Tuesday, February 9, 2016
Siemens (2008) ties the growth of distance education to the increased use of conversational tools and the capacity to increase connections. He claims it is significant that now anyone can participate with anyone in conversations across boundaries that would have been impossible before the advent of the Internet.
This affects distance education by increasing the amount of global conversations and evaporating the barriers of distance and time. By increasing the comfort level of students in distance education, the interaction level between participants both inside and outside of courses increases.
Siemens (2004) has written about a learning theory that takes into account this ability of the present technology to disintegrate distance and time thus increasing the ability to have collaborative conversations in Connectivism: A Learning Theory for the Digital Age.
Heather Kanuka states in Chapter 4 of Terry Anderson's book, "e-learning technologies can effectively respond to accelerating global competition, increase the quality of learning experiences, remove situational barriers, and be more cost effective" (2008, p.91). George Siemens, Stephen Downes, and Dave Cormier have collaborated using e-learning technologies that did all of those. Dave Cormier explains how in the following video.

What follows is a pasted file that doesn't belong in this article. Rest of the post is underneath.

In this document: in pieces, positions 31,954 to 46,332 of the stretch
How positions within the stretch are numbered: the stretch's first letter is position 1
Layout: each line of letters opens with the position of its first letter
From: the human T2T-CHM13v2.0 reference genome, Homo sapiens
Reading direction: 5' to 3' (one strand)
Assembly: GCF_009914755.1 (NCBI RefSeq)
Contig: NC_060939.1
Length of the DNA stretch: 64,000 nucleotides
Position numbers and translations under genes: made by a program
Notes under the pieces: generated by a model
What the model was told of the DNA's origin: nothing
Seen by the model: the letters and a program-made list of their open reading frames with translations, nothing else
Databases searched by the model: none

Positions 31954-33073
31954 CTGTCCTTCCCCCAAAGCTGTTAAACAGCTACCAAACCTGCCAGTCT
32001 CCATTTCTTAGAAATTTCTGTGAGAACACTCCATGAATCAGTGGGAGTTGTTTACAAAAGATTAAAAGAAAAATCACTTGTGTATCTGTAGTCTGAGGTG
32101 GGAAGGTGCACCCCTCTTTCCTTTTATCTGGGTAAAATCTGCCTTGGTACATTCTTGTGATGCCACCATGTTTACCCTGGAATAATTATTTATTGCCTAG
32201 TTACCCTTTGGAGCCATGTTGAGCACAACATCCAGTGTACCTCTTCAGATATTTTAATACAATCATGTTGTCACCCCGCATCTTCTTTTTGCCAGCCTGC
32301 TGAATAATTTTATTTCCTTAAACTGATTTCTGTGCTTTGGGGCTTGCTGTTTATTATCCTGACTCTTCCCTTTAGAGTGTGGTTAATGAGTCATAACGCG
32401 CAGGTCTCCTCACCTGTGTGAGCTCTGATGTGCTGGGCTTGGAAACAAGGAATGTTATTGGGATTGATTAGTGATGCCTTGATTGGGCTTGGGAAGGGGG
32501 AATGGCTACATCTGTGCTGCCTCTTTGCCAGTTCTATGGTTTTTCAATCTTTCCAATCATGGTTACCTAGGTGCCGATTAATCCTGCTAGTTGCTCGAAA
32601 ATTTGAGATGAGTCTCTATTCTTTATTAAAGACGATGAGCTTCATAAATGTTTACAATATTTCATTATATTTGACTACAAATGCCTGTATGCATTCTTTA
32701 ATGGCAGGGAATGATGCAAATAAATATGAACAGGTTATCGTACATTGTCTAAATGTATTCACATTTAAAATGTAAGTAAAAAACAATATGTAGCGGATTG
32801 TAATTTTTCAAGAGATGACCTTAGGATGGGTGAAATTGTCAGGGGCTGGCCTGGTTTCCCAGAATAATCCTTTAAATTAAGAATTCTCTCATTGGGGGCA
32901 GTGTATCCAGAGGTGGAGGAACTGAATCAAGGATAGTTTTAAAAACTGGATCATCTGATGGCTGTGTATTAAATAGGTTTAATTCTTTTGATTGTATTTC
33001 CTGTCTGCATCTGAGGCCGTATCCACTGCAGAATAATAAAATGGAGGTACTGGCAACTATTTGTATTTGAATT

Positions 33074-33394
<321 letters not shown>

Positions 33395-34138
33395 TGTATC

Kratz (2011) says collaboration is important because it emphasizes skills, team-building, and creativity that will be necessary in any student's future. These skills in connecting, team-building, and creativity are alluded to in Dave Cormier's thoughts on rhizomatic learning expressed in COOLCast - w/ Dave Cormier on Rhizomatic Learning where he categorizes the connections made possible by digital tools and the Internet. Siemens asks, “Where is distance education heading as a field?” Extended rhizomatic learning is where I believe distance education is heading. We each build our learning by connecting conversations in and across networks. I invite George Siemens, Stephen Downes, Dave Cormier, and others to respond to this question.References
Anderson, T. (Ed.). (2008). The theory and practice of online learning (2nd ed.). Edmonton, AB: Athabasca University Press.
Kratz, H. (2011). The importance of collaboration in higher education. Retrieved from http://opensource.com/education/11/11/importance-collaboration-higher-education
Laureate Education, Inc. (2008). Principles of Distance Education. Baltimore: Author.
Siemens, G. (2004). Connectivism: A learning theory for the digital age. Retrieved from http://www.elearnspace.org/Articles/connectivism.htm
Posted by Lisa Durff at 1:00 AM